National Commentary

Helen Thomas: Bush Buys Time On Iraq

WASHINGTON — President Bush and his spokesmen continue to say that Iraq is a "sovereign" nation and that the U.S. is there at the invitation of the Iraqi government.

At a May 24 news conference, the president also said U.S. troops would go home if the Iraqi leaders asked them to leave.

Does anyone believe a nation under foreign military occupation is really sovereign? Not likely. There are other indications that the U.S. is in Iraq for a longer haul than the American people would like.

"We are there (in Iraq) at the invitation of the Iraqi government,"Bush told reporters. "This is a sovereign nation. We are there at their request."

What a charade.

The president also told reporters it would be "catastrophic" if the U.S. pulled its troops out of Iraq. And he made it clear that the U.S. would be very persuasive in urging the Iraqis not to ask American forces to leave Iraq in its present chaotic stage.

He explained it this way: "We work closely with them to make sure that the realities are such that they wouldn’t make that request."

I asked a White House press spokesman whether the U.S. would support a referendum among Iraqis on whether the U.S. occupation should continue. He declined to answer.

At the same time, Bush knows that his victory in winning congressional approval for a $120-billion war-funding bill is a temporary triumph.

Time is running out for his disastrous policies in Iraq. The political pressure even from Republican ranks is growing for a change in U.S. policy.

The New York Times reported last week — and White House press secretary Tony Snow confirmed — that Bush has told recent visitors he is seeking a model for Iraq similar to the American presence in South Korea.

The three-year Korean War ended with a ceasefire in 1953 and the U.S. still has some 28,000 troops in South Korea.

A Korean model would mean that American troops will remain in Iraq for years to come. Snow would not discuss the possibility of permanent U.S. bases in Iraq.

Meantime, the Senate Select Committee on Intelligence — now under the new chairmanship of Sen. Jay Rockefeller, D-W.Va.– is issuing a series of reports about U.S. intelligence and its role in the lead up to the war.

A recent report from the panel said that analysts had warned Bush in January 2003, a couple of months before the U.S. attack, that a war in Iraq could provoke sectarian violence and cause Iran to assert its regional power in the Persian Gulf. The analysts also predicted a surge of hostility in the Arab world as the result of any U.S.-led military operation.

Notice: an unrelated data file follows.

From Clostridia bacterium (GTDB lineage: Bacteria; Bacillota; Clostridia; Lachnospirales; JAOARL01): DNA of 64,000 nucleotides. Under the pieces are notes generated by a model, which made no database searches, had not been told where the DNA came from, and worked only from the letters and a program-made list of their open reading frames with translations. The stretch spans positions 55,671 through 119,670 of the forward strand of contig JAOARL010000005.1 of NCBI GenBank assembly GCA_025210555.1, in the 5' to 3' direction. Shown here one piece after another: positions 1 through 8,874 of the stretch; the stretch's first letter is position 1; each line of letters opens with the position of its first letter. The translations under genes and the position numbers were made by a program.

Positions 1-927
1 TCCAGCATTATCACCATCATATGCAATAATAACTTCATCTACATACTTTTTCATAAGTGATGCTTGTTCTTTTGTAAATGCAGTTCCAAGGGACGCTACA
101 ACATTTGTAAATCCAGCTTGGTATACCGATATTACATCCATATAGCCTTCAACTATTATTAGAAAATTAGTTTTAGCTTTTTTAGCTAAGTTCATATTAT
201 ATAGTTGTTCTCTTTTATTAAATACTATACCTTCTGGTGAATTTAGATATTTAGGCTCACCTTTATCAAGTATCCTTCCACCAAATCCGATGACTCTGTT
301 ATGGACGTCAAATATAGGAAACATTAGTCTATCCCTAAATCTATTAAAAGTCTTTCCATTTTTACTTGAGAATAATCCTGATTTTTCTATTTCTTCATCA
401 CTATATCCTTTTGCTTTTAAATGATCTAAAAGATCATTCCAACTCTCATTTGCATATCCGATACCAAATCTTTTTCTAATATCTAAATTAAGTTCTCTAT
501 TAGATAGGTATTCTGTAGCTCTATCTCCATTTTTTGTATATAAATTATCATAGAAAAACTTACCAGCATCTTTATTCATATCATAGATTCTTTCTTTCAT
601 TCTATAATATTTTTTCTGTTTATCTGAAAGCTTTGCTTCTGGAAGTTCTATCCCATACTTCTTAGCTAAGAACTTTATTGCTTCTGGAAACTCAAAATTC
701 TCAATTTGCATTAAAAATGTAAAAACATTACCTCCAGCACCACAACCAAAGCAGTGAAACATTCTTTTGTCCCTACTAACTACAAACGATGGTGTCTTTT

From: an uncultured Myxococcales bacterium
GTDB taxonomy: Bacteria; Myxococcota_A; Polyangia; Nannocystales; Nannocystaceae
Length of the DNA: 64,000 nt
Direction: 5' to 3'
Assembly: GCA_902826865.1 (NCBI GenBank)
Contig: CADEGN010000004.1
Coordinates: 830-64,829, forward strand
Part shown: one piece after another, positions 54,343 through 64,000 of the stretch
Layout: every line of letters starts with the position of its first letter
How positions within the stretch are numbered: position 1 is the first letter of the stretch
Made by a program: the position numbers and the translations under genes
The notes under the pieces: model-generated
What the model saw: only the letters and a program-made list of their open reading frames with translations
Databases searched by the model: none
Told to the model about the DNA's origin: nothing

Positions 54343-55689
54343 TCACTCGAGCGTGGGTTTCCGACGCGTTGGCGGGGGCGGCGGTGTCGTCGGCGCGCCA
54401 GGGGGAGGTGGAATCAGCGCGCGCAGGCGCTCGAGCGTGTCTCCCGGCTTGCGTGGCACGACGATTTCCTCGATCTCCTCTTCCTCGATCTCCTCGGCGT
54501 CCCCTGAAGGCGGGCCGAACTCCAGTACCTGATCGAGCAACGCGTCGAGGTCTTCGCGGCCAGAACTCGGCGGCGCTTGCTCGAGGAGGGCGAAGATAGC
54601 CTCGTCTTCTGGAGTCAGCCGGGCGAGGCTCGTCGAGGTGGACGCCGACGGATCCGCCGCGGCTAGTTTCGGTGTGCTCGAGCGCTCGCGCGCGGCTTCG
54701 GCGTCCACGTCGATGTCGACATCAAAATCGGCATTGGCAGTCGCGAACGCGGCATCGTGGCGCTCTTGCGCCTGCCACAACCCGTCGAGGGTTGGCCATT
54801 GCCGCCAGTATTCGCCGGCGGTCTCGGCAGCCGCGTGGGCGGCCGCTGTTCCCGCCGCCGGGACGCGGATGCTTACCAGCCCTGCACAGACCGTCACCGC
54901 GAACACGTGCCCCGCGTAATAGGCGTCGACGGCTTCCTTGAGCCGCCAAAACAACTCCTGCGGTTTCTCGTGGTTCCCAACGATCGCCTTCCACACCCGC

When asked about the report, Bush replied, "We were warned about a lot of things, some of which happened and some of which didn’t happen."

The president said he made the decision to depose Saddam Hussein after weighing the risks and rewards. But he added: "I firmly believe Iraqis are better off without Saddam Hussein in power. . .(and) I think America is safer."

Tell that to the families of 3,433 American dead and to the 25,549 Americans who have been wounded and to the tens of thousands of Iraqis killed in the war.

Bush said he will await an assessment in September from Gen. David Petraeus, the U.S. commander in Iraq, to determine his next move. Apparently the buck will stop with Petraeus, who also will report to Congress.

The administration is obviously looking for a bone to toss to the outmaneuvered Democrats and to appease those restive Americans who want the U.S. to pull out of the Iraqi debacle.

In a sign of growing desperation, Bush is falling back on the al Qaida threat and the need "to fight them there," not here.

"They have made it abundantly clear what they want," he said. "They want to spread their ideology. They want safe haven from which to launch attacks," he added. "They are willing to kill the innocent to achieve their objectives, and they will fight us."

Speaking of ideology, Bush should look in the mirror. He bought into the neoconservative ideology which maintained that the U.S. is the only superpower and should dominate the Middle East.

Some of the leading neo cons have found their escape hatches at colleges and think tanks and other safe havens, now that their grandiose geo-political plans have collapsed in disaster.

Meantime, the White House has become a tight little sanctuary for a few remaining hawks. And Bush seems determined that the war he started will not end on his watch.

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  c.2007 Hearst Newspapers

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